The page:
Thursday, February 17, 2005

The things I miss the most: Job 29-30

Job begins to recount the things that he misses the most from his former days. Interestingly, the things he seems to miss the most relate to how people received him and treated him.
"When I went out to the gate of the city, when I took my seat in the square, the young men saw me and hid themselves, and the old men arose and stood." (Job 29:7-8)
Job missed the respect he had with the others in his city. The young men feared him and the old men respected him. He was welcome at the place of prominence, the city gate, and all who gathered there waited to hear what he had to say.
"To me they listened and waited, and kept silent for my counsel. After my words they did not speak again, and my speech dropped on them. They waited for me as for the rain, and opened their mouth as for the spring rain." (Job 29:21-23)
Job's words, and his wisdom, were counted as valuable and were sought for by those who were in need. Job was not insignificant, rather he was counted as a leader among men, one whom men sought after and followed, "I chose a way for them and sat as chief, and dwelt as a king among the troops, as one who comforted the mourners." (Job 29:25) The praise and adulation of his fellow countrymen affected how Job saw himself,
"I put on righteousness, and it clothed me; my justice was like a robe and a turban. My glory is ever new with me, and my bow is renewed in my hand." (Job 29:14,20)
Job saw himself as one who embodied righteousness and justice. Job received glory from his fellow countrymen, a glory that he valued greatly, and a glory that he hoped would never pass away. But all this had changed. Now, Job was despised and rejected by the ones who previously had revered him. He was no longer sought after, nor did people search him out to hear his wisdom and counsel. Job had gone from being popular to being alone. And even the lowest of the land mocked him, "But now those younger than I mock me, whose fathers I disdained to put with the dogs of my flock." (Jon 30:1) No one honored him and no one gave him any glory.

I have a friend who wrote a lot in high school. In time, he became acknowledged as a writer. People respected him for what he had to say and, as a writer, he became "special". But one day, he realized that he had come to enjoy being a "writer" more than writhing. He came to enjoy the respect and honor of people who viewed him as a writer more than the actual work of writhing. His reputation as a writer became more important to him than his writings.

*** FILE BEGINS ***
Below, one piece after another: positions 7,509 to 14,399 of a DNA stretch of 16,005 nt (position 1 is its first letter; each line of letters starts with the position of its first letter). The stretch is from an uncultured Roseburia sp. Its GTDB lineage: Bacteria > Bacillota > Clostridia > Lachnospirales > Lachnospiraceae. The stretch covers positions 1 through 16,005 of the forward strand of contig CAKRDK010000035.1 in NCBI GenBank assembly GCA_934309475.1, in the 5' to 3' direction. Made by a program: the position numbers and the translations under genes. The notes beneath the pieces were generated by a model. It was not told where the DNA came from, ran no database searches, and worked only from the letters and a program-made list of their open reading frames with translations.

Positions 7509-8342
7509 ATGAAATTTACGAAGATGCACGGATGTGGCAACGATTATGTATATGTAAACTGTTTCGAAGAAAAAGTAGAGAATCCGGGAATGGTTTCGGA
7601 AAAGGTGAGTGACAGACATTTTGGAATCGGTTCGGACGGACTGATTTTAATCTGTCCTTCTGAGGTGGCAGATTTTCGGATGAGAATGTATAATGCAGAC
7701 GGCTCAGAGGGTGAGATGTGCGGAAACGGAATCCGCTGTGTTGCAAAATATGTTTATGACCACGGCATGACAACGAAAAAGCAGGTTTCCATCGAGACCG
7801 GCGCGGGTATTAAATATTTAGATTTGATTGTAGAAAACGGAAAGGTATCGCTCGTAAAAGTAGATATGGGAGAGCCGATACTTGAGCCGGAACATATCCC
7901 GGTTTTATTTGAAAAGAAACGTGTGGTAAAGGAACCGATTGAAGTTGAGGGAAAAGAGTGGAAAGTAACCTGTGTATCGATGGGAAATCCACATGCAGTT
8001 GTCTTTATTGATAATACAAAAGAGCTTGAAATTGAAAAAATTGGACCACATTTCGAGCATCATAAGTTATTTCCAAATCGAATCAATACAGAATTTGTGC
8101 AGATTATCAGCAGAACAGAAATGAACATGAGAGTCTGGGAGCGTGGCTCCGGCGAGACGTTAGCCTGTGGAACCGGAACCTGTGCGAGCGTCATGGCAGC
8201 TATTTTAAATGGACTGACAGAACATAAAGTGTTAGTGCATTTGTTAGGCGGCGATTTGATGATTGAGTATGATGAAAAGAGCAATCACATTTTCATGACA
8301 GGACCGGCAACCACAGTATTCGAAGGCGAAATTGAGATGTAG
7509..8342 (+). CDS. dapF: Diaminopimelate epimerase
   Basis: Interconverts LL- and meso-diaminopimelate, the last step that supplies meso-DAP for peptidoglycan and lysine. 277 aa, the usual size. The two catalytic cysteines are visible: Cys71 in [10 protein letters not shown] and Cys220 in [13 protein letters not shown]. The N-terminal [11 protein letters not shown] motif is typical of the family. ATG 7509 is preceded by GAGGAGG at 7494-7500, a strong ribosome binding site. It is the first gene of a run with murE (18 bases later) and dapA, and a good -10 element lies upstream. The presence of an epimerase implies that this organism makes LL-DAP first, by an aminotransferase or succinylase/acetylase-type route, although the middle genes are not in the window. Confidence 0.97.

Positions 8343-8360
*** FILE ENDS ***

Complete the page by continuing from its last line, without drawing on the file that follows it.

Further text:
I think Job suffered a bit from this same problem. Job was in love with the honor and glory he received from others who saw him as both wise and just. He enjoyed the reception at the city gate more then the responsibility of sitting at the city gate. Job wanted people to see him as wise, but he was balking at God's work in his life that would, in the end, impart to him greater wisdom. If only he could be seen as wise without having to endure the process of becoming wise...

As Christians, we often fall into the same trap. We want people to see us as "spiritual" but we are often unwilling to endure the process that makes us "spiritual". We like people to think we "have it all together" yet we balk at the spiritual disciplines that help us to "get it all together". We enjoy it more when people seek after us as one who has the word of the Lord, than the effort needed to enter into God's presence to get the word of the Lord. In short, we enjoy being seen as Christians more than the work of being a Christian. The truth is, however, that it does not matter much what others think or say about us, what matters most is what God has to say about us. The praise of men is like mammon, you cannot live for the praise of men and the praise of God at the same time, you must choose one. Therefore, let us live for the praise of God and concern ourselves not with what others might think.

David Robison

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